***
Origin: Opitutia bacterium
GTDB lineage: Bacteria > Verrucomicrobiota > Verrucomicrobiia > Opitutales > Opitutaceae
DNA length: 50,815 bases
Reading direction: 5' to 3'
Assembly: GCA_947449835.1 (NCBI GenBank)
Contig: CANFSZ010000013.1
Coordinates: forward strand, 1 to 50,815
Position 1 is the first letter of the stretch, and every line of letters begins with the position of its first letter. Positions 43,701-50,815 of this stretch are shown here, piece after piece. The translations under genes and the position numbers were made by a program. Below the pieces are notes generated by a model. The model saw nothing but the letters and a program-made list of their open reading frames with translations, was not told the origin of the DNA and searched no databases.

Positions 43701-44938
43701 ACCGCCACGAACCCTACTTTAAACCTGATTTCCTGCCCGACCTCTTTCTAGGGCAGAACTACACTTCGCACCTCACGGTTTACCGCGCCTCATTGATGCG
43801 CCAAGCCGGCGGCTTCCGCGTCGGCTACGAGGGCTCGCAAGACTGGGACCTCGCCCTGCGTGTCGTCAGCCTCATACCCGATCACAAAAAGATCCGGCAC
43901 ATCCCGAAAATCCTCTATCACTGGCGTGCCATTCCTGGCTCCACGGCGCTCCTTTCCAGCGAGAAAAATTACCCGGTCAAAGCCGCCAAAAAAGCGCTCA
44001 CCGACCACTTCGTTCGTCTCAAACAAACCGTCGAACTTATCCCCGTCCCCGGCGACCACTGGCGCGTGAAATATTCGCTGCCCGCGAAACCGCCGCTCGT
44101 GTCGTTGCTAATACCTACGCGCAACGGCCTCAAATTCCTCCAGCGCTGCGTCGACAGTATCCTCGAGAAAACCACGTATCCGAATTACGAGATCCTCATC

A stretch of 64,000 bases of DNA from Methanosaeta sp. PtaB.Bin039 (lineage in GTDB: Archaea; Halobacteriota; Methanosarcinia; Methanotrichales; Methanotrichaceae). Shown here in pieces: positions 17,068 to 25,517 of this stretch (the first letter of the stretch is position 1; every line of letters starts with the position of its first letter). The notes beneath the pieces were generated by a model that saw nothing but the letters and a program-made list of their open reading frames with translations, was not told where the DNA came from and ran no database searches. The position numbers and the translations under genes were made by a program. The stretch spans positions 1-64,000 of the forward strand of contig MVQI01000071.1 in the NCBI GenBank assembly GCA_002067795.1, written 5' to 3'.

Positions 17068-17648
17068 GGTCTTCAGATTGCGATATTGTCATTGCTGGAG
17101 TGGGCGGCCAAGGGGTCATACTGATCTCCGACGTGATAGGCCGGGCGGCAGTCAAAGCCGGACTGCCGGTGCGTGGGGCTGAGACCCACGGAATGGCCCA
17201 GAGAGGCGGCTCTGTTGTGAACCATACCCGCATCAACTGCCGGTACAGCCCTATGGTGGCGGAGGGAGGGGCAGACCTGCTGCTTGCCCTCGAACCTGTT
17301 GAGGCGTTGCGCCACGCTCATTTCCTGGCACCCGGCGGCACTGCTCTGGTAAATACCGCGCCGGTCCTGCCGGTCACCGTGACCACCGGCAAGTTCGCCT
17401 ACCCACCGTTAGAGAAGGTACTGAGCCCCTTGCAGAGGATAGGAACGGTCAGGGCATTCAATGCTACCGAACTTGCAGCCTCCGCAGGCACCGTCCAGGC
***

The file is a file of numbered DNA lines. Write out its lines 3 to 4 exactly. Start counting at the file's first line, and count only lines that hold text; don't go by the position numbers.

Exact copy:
DNA length: 50,815 bases
Reading direction: 5' to 3'